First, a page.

How do you incorporate writing into your child’s day?




Ways to Use Cloudy With a Chance Of Meatballs

Cloudy With A Chance Of Meatballs collage

The above picture is Princess pretending to be our meteorologist.  We very much enjoyed pretending to be a meteorologist after reading the book,“Cloudy With a Chance of Meatballs.”

Connecting fun, literature, and other skills is always my number one goal when planning out my lessons.  “Cloudy With a Chance of Meatballs” is a story of a grandpa telling a tall tale to his grandchildren before bed.  The tall tale is about a town that receives their meals from the sky!  Everything is great until the weather starts acting crazy and big storms of rolls, pancakes, and cream cheese and jelly sandwiches flood the town.   The town has to evacuate in order to save themselves!


This is a great story to study tall tales and imagination.  It is also a great story to study about weather!  

Falling Food Words!

I used my leftover pancake patterns from our Tomie DePaola study and the kids also used red, brown, and white construction paper to make meatballs, mashed potatoes, donuts, and ice-cream cones.  I wrote letters, sight words, and spelling words onto each food item.  After reading the story on Wednesday, my Pixie climbed into our climbing tree and dropped the food from the sky!  Kids scrambled everywhere picking up the word food.  Preschool found and recognized all of the letter food, Kindergarten and Second Grade found and recognized the sight word food.

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Be the Illustrator

Wednesday’s class also chose a type of weather and illustrated it.

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Learn and Write About a Meteorologist 

After discussing and constructing an anchor chat on “What is a meteorologist?”, Thursday’s class made this cute writing craftivity!  My second graders used the anchor chart to practice writing complete sentences about a meteorologist.  My Kindergarteners and PreK students chose to write words and pictures about meteorologists.  We then glued the writing to the middle of a big piece of yellow construction paper.  I cut out a yellow hat and two white boots for each student.  Everyone made their own head and glued it all together.

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Here are the skills taught in this mini unit:

Tall Tales 

Sight Words

Identifying the Alphabet




Writing complete sentences



Books provide so many fun ways to learn!  Be sure to check out these links to enhance your weather study!

Cloudy With a Chance of Meatballs Weather Unit

Free Weather Unit for ages 3-9

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10 Free Resources That Will Save Your Sanity!

blog article collage


The following is a guest post written by Mandy Jones, from Life on the Moon.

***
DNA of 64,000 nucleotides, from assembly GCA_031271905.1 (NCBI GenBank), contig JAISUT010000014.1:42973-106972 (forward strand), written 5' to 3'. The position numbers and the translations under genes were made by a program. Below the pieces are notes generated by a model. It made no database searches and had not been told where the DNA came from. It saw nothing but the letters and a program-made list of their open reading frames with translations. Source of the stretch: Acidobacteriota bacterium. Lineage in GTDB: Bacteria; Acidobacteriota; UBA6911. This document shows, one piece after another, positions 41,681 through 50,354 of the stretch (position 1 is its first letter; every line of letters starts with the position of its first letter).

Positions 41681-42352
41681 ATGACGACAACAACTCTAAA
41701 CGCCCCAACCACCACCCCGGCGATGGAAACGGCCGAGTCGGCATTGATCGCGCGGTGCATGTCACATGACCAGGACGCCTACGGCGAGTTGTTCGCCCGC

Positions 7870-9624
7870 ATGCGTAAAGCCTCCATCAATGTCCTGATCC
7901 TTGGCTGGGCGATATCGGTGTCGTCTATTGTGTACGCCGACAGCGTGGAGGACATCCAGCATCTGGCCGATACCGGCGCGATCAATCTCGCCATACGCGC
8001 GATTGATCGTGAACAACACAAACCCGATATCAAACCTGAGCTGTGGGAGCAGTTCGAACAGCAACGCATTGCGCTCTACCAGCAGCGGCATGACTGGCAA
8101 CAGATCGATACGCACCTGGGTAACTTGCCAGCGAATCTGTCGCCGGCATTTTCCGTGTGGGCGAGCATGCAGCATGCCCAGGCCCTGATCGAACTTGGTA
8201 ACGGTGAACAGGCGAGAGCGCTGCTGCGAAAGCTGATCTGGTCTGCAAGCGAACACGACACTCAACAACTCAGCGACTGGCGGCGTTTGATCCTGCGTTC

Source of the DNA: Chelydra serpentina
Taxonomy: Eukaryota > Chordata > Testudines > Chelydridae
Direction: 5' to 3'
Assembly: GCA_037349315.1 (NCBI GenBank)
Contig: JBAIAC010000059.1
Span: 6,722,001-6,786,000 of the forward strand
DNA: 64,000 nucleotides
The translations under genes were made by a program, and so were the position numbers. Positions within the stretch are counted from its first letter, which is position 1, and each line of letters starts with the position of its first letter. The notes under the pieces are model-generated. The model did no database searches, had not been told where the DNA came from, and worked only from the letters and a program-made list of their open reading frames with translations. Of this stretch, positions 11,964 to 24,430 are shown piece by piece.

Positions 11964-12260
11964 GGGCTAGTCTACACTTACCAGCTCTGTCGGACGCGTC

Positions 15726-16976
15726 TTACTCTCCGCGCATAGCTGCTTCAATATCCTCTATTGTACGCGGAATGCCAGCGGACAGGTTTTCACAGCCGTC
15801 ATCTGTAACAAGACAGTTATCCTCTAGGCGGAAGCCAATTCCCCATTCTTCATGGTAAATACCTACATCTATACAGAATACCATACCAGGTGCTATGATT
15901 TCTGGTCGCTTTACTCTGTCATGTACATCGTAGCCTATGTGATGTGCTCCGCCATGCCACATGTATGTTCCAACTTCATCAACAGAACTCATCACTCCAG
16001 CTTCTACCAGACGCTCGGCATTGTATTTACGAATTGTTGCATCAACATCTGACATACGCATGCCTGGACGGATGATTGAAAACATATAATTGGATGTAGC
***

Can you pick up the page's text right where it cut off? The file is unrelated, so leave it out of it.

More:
While I am fully aware of the fact that I am a rock star and can do it all (ha!), I was pretty freaked out this summer over the knowledge that, starting this fall, I would have three students in my homeschool. Sure, I’ve had three kids for five years but now the youngest is officially registered as a Kindergartener. This means he must be “instructed” for four hours on 180 days over the period of a year. Additionally, I couldn’t help but think that last year our homeschool was too “workbook” heavy and we didn’t do enough creative and fun activities to balance out the humdrum of the dry material. School just felt like hours and hours of workbooks. I wasn’t going to have another school year like that.

Insomnia plagues me. I also suffer from occupationally induced exhaustion. As a result of these two conditions, if we have an evening free of ball games, play rehearsals, church activities, and concert movies (okay, that’s a one-time thing but I had a BLAST seeing Duran Duran as directed by David Lynch. What!?), I tend to spend said free evening scouring the Internet for awesome resources that I’ve somehow missed before. These Internet searches have often proved to be fruitful and I’ve managed to put together a pretty decent set of anti-curriculum lesson plans this school year. So far, everyone seems to be enjoying school a little more and I’m able to use a lot of these resources for all three of my students, despite their age differences.

In no particular order, here are ten resources that have made my homeschool a lot more interactive and enjoyable.

Skrafty: This homeschool Minecraft server has been a great source of joy for all three of my students. While the classes are not free (many are under ten dollars though), the server is a wonderful, free playing environment for crafters of all ages. They love to make play dates with their friends to meet up on the server for games and sharing their creations. The best part, in my opinion, is that it’s heavily moderated and I feel it’s a safe environment for my kids. I don’t have to stand over them and make sure that they aren’t reading inappropriate chats and see inappropriate images. My fourth graders were using an app on their iPads for memorizing their times tables. That was NOT successful. Once we realized that the app was worthless and we had to find something else, I chanced upon this website. So far we are just using the picture stories to learn the facts and review the ones they weren’t retaining. Still, I am seeing them come up with the answers more frequently and with greater speed. My children are rather verbal so I believe this has been an effective memorization tool for that very reason. Math facts will not be the death of us after all!